Robin’s search for veterans’ Meetups in San Antonio turned up empty. “There weren’t any,” she recalls, “so I thought, ‘why don’t I start one?’” On May 7, 2013, Robin founded the Women Veterans of San Antonio Meetup. A year and a half later, she’s found over 70 women veterans with a shared vision. That vision, she explains, is to create a place for women veterans to socialize and enjoy themselves. There are lots of veteran support groups, Robin says, but she’s setting out to create something different. “We don’t want to just commiserate, or dwell on bad memories—we want to get out and do fun things together.” Her group gets together every month for coffee, and recent Meetups have included a winery tour, and a trip to see the San Antonio Stars—the Spurs’ sister team—play.  “I just really wanted to meet with other military women to share experiences, and have some fun while we do it,” Robin says. “We don’t really dwell on our military experience, but its the common bond that brings us all together.”

When Robin created the Meetup, her choice to limit the group to women was intentional. My husband is a retiree too,” Robin says. “He served 20 years, and when we’re out together people automatically identify him as military, and come right up to him. He always says, ‘you know, my wife has been in for almost 20 years too, and she was deployed to Afghanistan,’ and they don’t know what to do, or how to talk to me or anything. They never think about women being in the military too.” The Meetup’s slogan, plastered across the hot pink t-shirts Robin ordered for the group, reads: “Women are veterans too.” “There really aren’t groups out there that are exclusively female,” Robin explains. “There are big conferences and things, but there isn’t anything that’s just like, ‘let’s go grab coffee.’ Being part of a Meetup has allowed that to happen, and it wouldn’t have happened otherwise.”

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Planned Meetup downtime

Meetup’s site and apps will be down for about an hour beginning Sunday, November 9th, at 7am EST. We wanted to give you a heads up so you can plan accordingly. We’re doing some routine maintenance work that requires taking Meetup offline briefly—we do this from time to time to ensure Meetup is as up-to-date and speedy as we all want it to be. Thanks for your understanding!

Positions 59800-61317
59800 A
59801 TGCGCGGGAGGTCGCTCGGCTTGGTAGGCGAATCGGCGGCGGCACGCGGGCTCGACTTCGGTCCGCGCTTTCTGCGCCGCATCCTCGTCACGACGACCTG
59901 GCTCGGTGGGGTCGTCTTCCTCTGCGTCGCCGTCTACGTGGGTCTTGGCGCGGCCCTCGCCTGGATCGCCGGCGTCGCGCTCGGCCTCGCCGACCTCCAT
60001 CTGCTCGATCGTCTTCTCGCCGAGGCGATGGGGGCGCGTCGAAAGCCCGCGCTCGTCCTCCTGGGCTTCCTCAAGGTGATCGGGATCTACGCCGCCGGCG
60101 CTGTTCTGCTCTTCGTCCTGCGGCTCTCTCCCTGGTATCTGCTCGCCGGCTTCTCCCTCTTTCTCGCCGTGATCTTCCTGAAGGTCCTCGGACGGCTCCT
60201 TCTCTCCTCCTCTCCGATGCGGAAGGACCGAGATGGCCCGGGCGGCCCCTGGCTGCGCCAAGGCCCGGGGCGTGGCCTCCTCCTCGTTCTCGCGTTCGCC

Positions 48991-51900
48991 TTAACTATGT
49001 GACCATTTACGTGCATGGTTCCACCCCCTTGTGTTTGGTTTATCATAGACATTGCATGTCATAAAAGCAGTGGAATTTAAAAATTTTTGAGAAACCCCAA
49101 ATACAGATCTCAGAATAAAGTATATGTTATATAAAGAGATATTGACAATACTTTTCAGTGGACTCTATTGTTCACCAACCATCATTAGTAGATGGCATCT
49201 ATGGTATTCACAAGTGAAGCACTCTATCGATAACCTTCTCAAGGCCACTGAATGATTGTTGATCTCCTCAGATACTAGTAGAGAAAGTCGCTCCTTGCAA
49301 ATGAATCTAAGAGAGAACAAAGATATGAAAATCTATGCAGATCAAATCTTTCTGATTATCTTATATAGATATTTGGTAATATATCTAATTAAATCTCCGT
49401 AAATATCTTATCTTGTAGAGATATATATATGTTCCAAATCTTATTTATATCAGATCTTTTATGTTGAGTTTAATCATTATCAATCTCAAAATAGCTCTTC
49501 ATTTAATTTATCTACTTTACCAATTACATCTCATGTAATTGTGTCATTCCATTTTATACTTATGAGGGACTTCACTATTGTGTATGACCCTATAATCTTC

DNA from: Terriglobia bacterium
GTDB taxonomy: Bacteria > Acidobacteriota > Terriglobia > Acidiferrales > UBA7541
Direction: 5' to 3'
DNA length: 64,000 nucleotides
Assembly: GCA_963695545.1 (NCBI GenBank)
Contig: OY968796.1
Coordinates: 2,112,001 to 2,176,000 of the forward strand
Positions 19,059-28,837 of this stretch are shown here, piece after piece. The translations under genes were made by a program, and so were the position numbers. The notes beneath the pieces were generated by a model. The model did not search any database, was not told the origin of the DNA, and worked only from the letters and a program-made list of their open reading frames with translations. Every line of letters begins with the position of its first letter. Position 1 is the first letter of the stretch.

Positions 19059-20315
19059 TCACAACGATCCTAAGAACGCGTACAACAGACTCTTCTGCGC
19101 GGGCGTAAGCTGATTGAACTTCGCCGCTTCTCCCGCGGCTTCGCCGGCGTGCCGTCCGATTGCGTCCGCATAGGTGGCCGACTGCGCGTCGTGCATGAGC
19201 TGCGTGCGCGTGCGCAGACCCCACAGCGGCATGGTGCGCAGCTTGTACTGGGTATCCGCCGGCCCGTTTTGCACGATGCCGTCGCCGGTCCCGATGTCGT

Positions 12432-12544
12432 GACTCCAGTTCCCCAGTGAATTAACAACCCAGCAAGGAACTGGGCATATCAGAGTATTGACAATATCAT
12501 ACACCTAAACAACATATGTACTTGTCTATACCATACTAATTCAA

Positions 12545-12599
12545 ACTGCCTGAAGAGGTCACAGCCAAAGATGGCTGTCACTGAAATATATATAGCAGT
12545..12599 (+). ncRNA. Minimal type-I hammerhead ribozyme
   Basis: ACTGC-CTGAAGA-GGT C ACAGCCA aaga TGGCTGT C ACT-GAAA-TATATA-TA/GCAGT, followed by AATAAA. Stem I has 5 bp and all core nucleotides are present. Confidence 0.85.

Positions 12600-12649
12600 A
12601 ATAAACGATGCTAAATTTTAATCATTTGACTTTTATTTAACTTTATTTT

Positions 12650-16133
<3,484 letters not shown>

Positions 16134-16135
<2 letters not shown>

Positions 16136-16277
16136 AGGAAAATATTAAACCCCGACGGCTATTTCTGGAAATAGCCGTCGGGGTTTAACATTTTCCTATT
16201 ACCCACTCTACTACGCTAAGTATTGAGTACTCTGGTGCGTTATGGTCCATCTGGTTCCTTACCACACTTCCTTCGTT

Making it easier for everyone to help out

Great Meetups are made of great members who care about their communities. These members know that organizing a Meetup takes work, and in addition to the planning, scheduling, and coordinating, it also takes money. Whether it’s jerseys for game days, craft supplies for projects, rental fees for equipment, or even just snacks, we know that sometimes it takes stuff—in addition to awesome members—to make awesome Meetups happen.

We want to make it easy for supportive members to chip in on costs and help make Meetup groups even better. That’s why, as of today, we’re adding a “Chip in” button on group and event pages, allowing members to contribute, no matter what device they use to access Meetup.

Chipping in is a great way to help cover costs and strengthen the Meetups you love. Stronger Meetups mean stronger communities, and it’s up to us to make it happen.

Jesse, the Organizer behind the Central Park Sketching & Art Meetup Group, reports, “Contributions have been working great. I’m using the money to pay for the name tags and markers I use for the group, for park and museum reservations, and to pay for myself to scout out new locations.”

Contributions are also an easy way to cover Meetup fees. Andrew, the Organizer of the Garden State Kayakers Meetup, says, “all contributions go straight into paying the dues for the group.”

Timothy from the Central Kentucky Photography Group agrees. “The money we collect goes towards Meetup activities and website fees. It’s easy to set up, easy to use, and it works.”

Currently, chipping in is only available for our US-based friends. Stay tuned for international chip in options—coming soon!

Have questions about Contributions? Head over to our Help Center.